I have always loved winter. The real winter, when cold November rains and howling winds change into hard frosts every morning. Your face and hands go numb in the ice cold drafts. Everything falls silent apart from the familiar crunching sound under your feet when you walk on freshly fallen snow. These are my memories from my childhood in Czechoslovakia. With move to England I lost those magical moments in snowy white wonderland. The weather here is so much milder. December is almost like continuation of dreary November days. However gradually I learnt how to love the different sides of winter and how to find beauty in every one of them. And when I happen to experience brief spells of frost and mist, or even snow, I appreciate them even more than ever before.
Snowflakes swirl down gently in the deep blue haze beyond the window. The outside world is a dream.
some winters will never melt
some summers will never freeze
and some things will only … live in poems.
December is a bewitching month.
The grey of cold teases
to explode into something worthwhile,
into a dream of cold,
a starlight shower you can taste,
a cold that does not chill.
I’ve lost my memory
of my first snow –
did I gasp at a field of white?
Or scream at the freeze
until my cheeks reddened?
The crunch underfoot is satisfying
and the thrill of virgin snow
Silence can always be broken by the sound
Of footsteps walking over frozen ground
In winter when the melancholy trees
Stand abject and let their branches freeze
The countryside lies silently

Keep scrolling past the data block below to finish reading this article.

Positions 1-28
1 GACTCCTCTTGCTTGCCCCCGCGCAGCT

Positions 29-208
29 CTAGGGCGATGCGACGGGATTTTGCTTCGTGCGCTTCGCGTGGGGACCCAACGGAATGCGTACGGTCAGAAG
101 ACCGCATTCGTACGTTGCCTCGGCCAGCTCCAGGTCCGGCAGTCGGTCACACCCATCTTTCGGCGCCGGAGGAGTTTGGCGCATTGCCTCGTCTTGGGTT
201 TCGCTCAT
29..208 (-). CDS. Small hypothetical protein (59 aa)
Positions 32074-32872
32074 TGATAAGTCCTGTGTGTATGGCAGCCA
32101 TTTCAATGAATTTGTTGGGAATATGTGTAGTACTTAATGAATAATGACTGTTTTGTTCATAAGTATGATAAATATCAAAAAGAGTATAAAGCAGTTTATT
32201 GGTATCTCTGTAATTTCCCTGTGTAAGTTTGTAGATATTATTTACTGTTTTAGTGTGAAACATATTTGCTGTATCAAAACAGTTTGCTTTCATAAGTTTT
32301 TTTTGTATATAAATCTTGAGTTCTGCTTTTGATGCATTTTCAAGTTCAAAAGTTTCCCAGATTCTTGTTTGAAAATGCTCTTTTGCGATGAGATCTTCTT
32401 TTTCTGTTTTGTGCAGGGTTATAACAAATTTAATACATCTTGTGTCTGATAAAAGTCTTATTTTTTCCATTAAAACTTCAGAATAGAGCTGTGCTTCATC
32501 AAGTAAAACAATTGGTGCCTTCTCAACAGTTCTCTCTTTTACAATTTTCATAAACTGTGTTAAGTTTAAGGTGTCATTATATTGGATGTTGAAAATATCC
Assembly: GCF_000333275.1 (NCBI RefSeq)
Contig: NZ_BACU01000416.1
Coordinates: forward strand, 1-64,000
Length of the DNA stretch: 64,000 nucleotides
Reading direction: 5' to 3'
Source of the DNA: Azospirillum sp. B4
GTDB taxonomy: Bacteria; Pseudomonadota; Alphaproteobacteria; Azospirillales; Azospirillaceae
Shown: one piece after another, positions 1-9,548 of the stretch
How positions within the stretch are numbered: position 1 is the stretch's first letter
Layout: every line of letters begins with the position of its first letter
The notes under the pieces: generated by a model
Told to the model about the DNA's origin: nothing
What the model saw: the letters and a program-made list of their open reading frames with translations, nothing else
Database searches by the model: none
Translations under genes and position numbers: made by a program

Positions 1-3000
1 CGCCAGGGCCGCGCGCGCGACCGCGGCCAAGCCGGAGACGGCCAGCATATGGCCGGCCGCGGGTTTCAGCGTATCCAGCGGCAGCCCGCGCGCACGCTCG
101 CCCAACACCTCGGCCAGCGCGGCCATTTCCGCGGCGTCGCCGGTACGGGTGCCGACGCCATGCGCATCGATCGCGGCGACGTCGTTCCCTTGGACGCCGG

Beneath a pristine quilt of snow,
In darkness waiting patiently
For dawn to cast its rosy glow.
The sun illuminates the earth,
As slowly-waking creatures see
The vision of a day’s rebirth:
A wonderland, a fantasy.
Mary T. Hoffman
all the singing is in
the tops of the trees
where the wind-bird
with its white eyes
shoves and pushes
among the branches.
Like any of us
he wants to go to sleep,
but he’s restless—
he has an idea,
and slowly it unfolds
from under his beating wings
as long as he stays awake.
But his big, round music, after all,
is too breathy to last.
So, it’s over.
In the pine-crown
he makes his nest,
he’s done all he can.
I don’t know the name of this bird,
I only imagine his glittering beak
tucked in a white wing
while the clouds—
which he has summoned
from the north—
which he has taught
to be mild, and silent—
thicken, and begin to fall
into the world below
like stars, or the feathers
of some unimaginable bird
that loves us,
that is asleep now, and silent—
that has turned itself
December’s wintery breath is already clouding the pond, frosting the pane, obscuring summer’s memory…
It is deep January. The sky is hard.
The stalks are firmly rooted in ice.
It is in this solitude, a syllable,
Out of these gawky flitterings,
Intones its single emptiness,
The savagest hollow of winter-sound.
Hello winter! My heart is warm and ready to enjoy your cool loving touch of beauty and splendor.
Snow was falling,
so much like stars
filling the dark trees
that one could easily imagine
its reason for being was nothing more
Aren’t you cold and won’t you freeze,
With branches bare, you winter trees?
You’ve thrown away your summer shift,
Your autumn gold has come adrift.
Dearie me, you winter trees,
What strange behaviour, if you please!
In summer you could wear much less,
But come the winter – you undress!
Snow harder! Snow more!
Snow blizzards galore!
I can’t get enough
Of the fluffy white stuff!
Snow! Snow! Snow!
Snow a ton! Snow a heap!
Snow ten feet deep!
I wouldn’t cry
If it snowed til July.
Snow! Snow! Snow!